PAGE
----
(192ad) Qsars for Predicting Adipose:Blood Partitioning of Industrial Chemicals

Papadaki, K., Aristotle University of Thessaloniki
Karakitsios, S., Aristotle University of Thessaloniki
Sarigiannis, D., Aristotle University of Thessaloniki
In recent years, there is an increasing interest in the development of Physiologically Based Toxicokinetic (PBTK) models, which provide quantitative descriptors of Absorption, Distribution, Metabolism and Excretion (ADME) of environmental or pharmaceutical chemicals. However, their application in toxicity testing and health risk assessment is limited due to the lack of input parameters required for their development, especially when these systems comprise comprehensive mathematical descriptions of human physiology. Proper parameterization of PBTK models can be achieved using advanced Quantitative Structure-Activity Relationships (QSARs). QSARs are widely used for the estimation of physicochemical and biochemical properties of “data poor” chemical compounds, biological effects as well as understanding the physicochemical features governing a biological response. These relationships are described as regression or classification models, which connect the biological effects and chemistry of each chemical compound and comprise the activity data to be modeled, the data with which to model and a method to formulate the model.

Several approaches incorporating QSARs have been proposed for the prediction of partition coefficients for PBTK modeling, including

(a) an algorithm based on the fractional content of cells, interstitial fluid in tissue, plasma and erythrocyte in blood, tissue lipids and the lipophilicity of chemical compounds and

(b) the Linear Free Energy Relationship (LFER), proposed by Abraham and co-workers, for estimating biological properties, which takes into account excess molar refractivity, polarizability, solute effective or summation hydrogen-bond acidity and basicity, as well as the McGowan characteristic volume. The latter is a measure of the lipophilicity for chemical compounds.

Adipose/blood partition coefficient is considered as one of the most significant input parameters of PBTK models. The partitioning of chemical compounds into adipose tissue and blood provide information regarding distribution and toxicological effects of these substances.

The methodological approach presented in this study is based on the development of QSAR models to predict adipose/blood partition coefficient for environmental chemical compounds. The necessary input data for the models to be trained consisted of the experimental values of adipose/blood partition coefficient and two sets of molecular descriptors for 67 environmental chemicals of the initial set; a) the descriptors from Linear Free Energy Relationship (LFER) and b) the PaDEL descriptors. The PaDEL dataset included 1D, 2D and 3D descriptors, which are related to the molecular structure of the chemicals and are characterized as constitutional, topological, geometrical or electronic. The reduction process was followed for the derived molecular descriptors in order to avoid the semi-constant (>80%) and intercorrelated (>95%) ones. Principal Component Analysis (PCA) was used for further reduction of PaDEL inputs, as well as for the categorization of chemical compounds.

The datasets were randomly divided into the training set, containing 70% of the total data, the validation and the test set, each one representing 15% of the total. Then, they were analysed using two statistical methods; Genetic Algorithm based Multiple Linear Regression (GA-MLR) and Artificial Neural Networks (ANN). GA was implemented for the selection of the optimal set of descriptors for the models. The GA-MLR technique was implemented in the QSARINS software (Gramatica, Chirico et al. 2013, Gramatica, Cassani et al. 2014), while the ANN technique was implemented in MATLAB® (version R2016a, Mathworks Inc) using the Neural Network Toolbox.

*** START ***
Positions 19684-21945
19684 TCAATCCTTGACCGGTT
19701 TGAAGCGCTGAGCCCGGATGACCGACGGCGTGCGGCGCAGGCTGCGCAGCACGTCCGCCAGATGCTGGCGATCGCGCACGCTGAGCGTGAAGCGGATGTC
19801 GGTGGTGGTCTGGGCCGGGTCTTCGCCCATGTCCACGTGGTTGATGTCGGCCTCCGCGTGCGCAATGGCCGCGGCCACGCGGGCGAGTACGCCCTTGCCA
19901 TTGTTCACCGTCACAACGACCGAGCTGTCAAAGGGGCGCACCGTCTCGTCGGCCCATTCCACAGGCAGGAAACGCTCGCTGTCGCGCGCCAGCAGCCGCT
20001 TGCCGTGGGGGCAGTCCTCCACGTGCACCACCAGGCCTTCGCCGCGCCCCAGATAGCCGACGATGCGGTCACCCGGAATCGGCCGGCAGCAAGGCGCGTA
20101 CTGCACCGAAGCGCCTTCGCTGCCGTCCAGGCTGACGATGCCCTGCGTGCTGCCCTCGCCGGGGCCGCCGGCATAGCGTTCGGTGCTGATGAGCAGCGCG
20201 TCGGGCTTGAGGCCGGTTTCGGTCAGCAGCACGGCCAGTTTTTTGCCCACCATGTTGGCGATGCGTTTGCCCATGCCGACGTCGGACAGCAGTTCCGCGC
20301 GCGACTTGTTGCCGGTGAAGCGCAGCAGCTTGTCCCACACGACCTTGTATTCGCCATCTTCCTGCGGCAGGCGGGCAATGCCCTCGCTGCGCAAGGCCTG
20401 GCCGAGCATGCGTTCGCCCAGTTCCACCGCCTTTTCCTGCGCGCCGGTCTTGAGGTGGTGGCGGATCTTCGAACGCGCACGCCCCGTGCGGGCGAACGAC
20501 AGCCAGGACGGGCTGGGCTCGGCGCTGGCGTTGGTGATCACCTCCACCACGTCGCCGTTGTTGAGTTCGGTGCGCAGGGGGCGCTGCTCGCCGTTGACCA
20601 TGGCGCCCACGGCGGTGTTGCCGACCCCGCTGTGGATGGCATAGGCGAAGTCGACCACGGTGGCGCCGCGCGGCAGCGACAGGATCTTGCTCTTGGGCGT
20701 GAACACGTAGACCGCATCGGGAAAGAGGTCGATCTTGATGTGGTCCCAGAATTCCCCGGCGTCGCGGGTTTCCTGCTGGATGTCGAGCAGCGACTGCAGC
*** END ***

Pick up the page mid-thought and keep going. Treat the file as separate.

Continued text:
The developed models with the LFER and PaDEL descriptors, coupled with ANN, produced excellent performance results. The fitting performance (R2) of the models, using LFER and PaDEL descriptors, was 0.94 and 0.96, respectively. Cross Validation (CV) indicated that the predictive performance of the models (Qcv2) was equal to 0.96 and 0.95, while the external validation value (Rext2) was found to be 0.98 and 0.94 for LFER and PaDEL model, respectively. The Applicability Domain (AD), which defined the limitations regarding the structural and target domains of the models with the best performance, was determined using several approaches, including bounding box, bounding box on PCs, convex hull, leverage, distance to centroid, k Nearest Neighbors (kNN) approach with fixed k, k Nearest Neighbors (kNN) approach with variable k, Probability Density Function (PDF) based methods. Finally, the developed models were applied to a large number of chemical compounds with unknown values of adipose/blood partition coefficient.

The proposed models for the estimation of adipose/blood partition coefficients were checked for their fitting performance, validity and applicability. It was found that they are stable, reliable and capable to predict physicochemical parameters of “data poor” chemical compounds that fall within the applicability domain. The developed predictive models could serve as a tool to fill in data gaps of environmental chemicals with unknown values of adipose/blood partitioning. In this way, animal testing could be reduced significantly and the wide use of PBTK models could be reinforced. Finally, the “safe-by-design” concept for environmental chemicals is supported, by allowing the successful prediction of toxicokinetic behavior based on molecular parameters, promoting green chemistry and cost saving of product development.